A pet who is a dingo, is probably not going to be a problem this way. But there is always a wildness to them in some way, even though once they bond to you, they are intensely loyal and protective.

    Check out the photos, Steely. See if they look familiar.

    Marg
     
  5. Shari

    Shari IsItFridayYet?

    Wow, Marg. Amazing.

    Can I come visit? lol
     
  6. Hound dog

    Hound dog Nana's are Beautiful

    Wow.

    Now I'd not have guessed there were Dingos in the US except in Zoos. Nor would I have imagined they'd be so hard to contain.

    The Dingo attacking the infant makes sense. A pack will go for the most vulnerable and easiest prey, which of course is one that can't fight back. I have a vague memory of reports of packs of strays here (US) attacking small children. And in this area they're having issues with packs of feral and stray dogs.

    I guess I shouldn't be surprised at the difficulty containing them part. Rowdy is contained only when he wants to be unless he's on a lead, which had better be plenty strong. His kennel is 6 ft high and I have his house set so there is no way he can use it to go over the top. He doesn't need to use it to go over the top. Thankfully, he only pulls that stunt in protection mode. I actually caught him doing it once.....amazing. He basically jumped it, using his front paws on the upper bar to propel himself over. He's not a small dog by any means, but not that tall either really, more stocky build.

    Steely.........at least you know you'll always have an exercise buddy. lol
     
  7. Marguerite

    Marguerite Active Member

    The Aussie dingo is more closely related to the Asian wolf than the domestic dog, but will still readily interbreed with the domestic dog. With speciation the goalposts keep moving. In my student days we were told that the definition of "species" was based on how well two different animals could interbreed to produce fertile offspring. Then in my final; years at uni, this was seen to be more complex because there are varying degrees of fertility in the offspring and where is the dividing line? But with dingoes, they readily interbreed. However, they diverged from domestic dogs for tens of thousands of years. So while their wilder behaviour is more wolf-like, it is still different to the wolves you are more familiar with.

    There are other breeds of dog which have lived in isolation from domestic dogs for long times - Cape Hunting Dogs, for example.

    When I was at uni, dingoes were classified as Canis familiaris. I was interested to read the Wikipedia reference which says they're currently described as Canis familiaris dingo (meaning, dingo sub-species) but this looks like being changed to Canis lupus dingo.

    Species definitions have always been rather subjective, based on various features observed at a macro and micro level, physiologically and behaviourally. Embryology often comes into it too - it gives clues that can be hidden in the adult individual. But I think DNA is going to need to be considered in determining species. But when they do, it will really challenge a lot of people - we might find chimpanzees being included in the genus Homo, for example! A lot of people really don't want to go down that road!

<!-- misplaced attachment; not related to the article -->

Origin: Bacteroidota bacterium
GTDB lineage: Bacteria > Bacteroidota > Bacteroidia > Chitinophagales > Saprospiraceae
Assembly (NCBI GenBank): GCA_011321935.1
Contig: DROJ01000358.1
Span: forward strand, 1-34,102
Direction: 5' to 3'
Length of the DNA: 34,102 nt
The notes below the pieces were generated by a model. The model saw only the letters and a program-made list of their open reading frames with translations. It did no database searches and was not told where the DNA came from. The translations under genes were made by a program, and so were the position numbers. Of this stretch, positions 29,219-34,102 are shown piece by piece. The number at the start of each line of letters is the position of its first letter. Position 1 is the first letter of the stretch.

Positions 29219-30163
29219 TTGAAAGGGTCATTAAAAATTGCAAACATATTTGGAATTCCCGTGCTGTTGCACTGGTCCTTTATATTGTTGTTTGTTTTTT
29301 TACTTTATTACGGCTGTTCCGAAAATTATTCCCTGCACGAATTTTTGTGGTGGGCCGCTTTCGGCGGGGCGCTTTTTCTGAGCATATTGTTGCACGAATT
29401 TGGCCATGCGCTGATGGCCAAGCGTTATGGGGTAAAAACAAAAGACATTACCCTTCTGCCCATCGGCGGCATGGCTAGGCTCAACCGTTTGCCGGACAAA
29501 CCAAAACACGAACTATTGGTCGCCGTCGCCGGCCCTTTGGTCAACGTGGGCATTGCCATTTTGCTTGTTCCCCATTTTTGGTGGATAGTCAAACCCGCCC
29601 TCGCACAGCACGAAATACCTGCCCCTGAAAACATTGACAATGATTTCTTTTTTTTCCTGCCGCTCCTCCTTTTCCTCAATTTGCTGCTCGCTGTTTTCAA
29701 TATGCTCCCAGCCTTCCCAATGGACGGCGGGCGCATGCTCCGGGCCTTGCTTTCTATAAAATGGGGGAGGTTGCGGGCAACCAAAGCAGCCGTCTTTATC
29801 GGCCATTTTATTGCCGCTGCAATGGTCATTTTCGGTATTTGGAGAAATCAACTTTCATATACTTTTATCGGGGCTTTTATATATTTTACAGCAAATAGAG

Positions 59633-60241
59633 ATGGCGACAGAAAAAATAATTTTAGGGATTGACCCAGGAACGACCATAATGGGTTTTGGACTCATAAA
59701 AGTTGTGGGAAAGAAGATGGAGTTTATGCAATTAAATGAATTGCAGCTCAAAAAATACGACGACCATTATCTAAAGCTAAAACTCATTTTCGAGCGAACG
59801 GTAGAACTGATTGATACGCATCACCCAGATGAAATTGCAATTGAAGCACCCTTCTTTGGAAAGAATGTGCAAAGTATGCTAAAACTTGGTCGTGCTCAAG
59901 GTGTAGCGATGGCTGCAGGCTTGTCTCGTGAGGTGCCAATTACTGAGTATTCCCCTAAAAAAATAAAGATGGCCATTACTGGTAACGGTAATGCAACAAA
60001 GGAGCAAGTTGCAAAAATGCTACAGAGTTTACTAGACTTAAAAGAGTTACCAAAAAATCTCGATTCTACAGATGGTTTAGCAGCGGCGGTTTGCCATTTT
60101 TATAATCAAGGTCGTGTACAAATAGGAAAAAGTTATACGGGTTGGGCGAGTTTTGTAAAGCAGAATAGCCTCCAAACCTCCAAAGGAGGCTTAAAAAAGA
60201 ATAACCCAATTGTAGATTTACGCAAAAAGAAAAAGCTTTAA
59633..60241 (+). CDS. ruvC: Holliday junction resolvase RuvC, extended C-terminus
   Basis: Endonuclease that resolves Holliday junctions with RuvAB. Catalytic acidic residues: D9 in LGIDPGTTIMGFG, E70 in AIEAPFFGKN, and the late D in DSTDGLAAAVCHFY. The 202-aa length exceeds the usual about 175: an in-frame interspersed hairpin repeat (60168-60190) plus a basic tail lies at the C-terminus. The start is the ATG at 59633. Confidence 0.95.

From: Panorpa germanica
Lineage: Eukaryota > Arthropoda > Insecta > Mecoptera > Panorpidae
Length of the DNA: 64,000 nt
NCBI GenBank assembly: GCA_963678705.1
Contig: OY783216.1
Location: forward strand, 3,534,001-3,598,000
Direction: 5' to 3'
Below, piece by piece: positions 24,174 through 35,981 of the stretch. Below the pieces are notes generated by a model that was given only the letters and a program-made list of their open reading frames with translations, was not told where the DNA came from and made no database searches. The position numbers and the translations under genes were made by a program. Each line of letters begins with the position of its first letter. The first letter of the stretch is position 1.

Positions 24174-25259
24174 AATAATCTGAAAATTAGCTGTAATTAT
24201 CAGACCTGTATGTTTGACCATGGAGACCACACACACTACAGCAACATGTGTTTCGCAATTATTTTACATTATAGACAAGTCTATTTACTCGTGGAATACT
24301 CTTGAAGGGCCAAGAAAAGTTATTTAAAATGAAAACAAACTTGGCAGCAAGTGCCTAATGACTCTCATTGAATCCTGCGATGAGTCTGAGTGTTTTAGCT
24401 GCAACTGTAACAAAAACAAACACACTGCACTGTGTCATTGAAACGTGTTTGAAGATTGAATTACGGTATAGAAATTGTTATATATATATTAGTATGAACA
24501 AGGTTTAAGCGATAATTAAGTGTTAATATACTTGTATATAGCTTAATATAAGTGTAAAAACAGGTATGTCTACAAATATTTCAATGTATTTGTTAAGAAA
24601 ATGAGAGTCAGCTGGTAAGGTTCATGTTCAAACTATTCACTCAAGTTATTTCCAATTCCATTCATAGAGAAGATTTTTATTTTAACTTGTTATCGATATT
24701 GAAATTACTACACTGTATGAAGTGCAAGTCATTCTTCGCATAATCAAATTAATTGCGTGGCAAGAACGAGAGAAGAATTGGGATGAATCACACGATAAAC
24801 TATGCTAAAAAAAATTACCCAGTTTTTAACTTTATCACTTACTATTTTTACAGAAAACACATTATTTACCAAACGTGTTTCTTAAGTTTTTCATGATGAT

Marg
     
  8. DammitJanet

    DammitJanet Well-Known Member Staff Member

    like star, i would more suspect you have a carolina dog or some sort of wolf hybred but perhaps it is a dingo cross. I also dont get the link to Indians but I will say Hi to you from all of the Lumbee's here! I dont have to wonder if I am drawn to the culture, I cant get away from it ....lol.
     
  9. HaoZi

    HaoZi Guest

    Being in the States I'd think a coyote hybrid would be far more likely than a dingo, or even a wolf. There's now some populations of wolf/coyote hybrids running around in some areas to the point where consideration is being given to calling them a different name on their own. Coyotes and wolf/coy hybrids are also known for breeding with local feral dog populations as well.
    If you're really curious and have the money, you could look into a DNA test like breeders use, your vet should know a reputable lab for it.
     
  10. Hound dog

    Hound dog Nana's are Beautiful

    It can often be difficult to look at a mixed breed dog and figure out what breeds have mixed too. This is especially true if you have a couple generations of mixing going on. lol

    We had a dog in the neighborhood that actually looks like those pics Marg put up......except he had very short legs like a basset or corgi. Actually I think he was something mixed with a corgi, as did his owners, but for what he was mixed with it was really difficult to tell as he was a 3rd/4th generation mix. Sweet dog, dumb as a box of rocks though. Corgi's, being herders, are very hyper dogs.

    Rowdy looks pure bred, enough to fool a few vets. But he's not. He has some chow in him to go along with the lab. He has the distinctive black markings on the tongue.....otherwise you'd never guess. Betsy, his daughter, has some black marks on her tongue as well.
     
  11. Star*

    Star* call 911........call 911

    Occasionally at the shelter here we get Carolina Dogs. They are NOT for everyone, and require a different mind set for care than say an easy going Lab, or Mutt. They are extremely stubborn in nature, clever, incredibly smart. I put the link up to the lady here in SC that knows more about them than anyone and could easily look at the picture of your little pup and tell you what you have.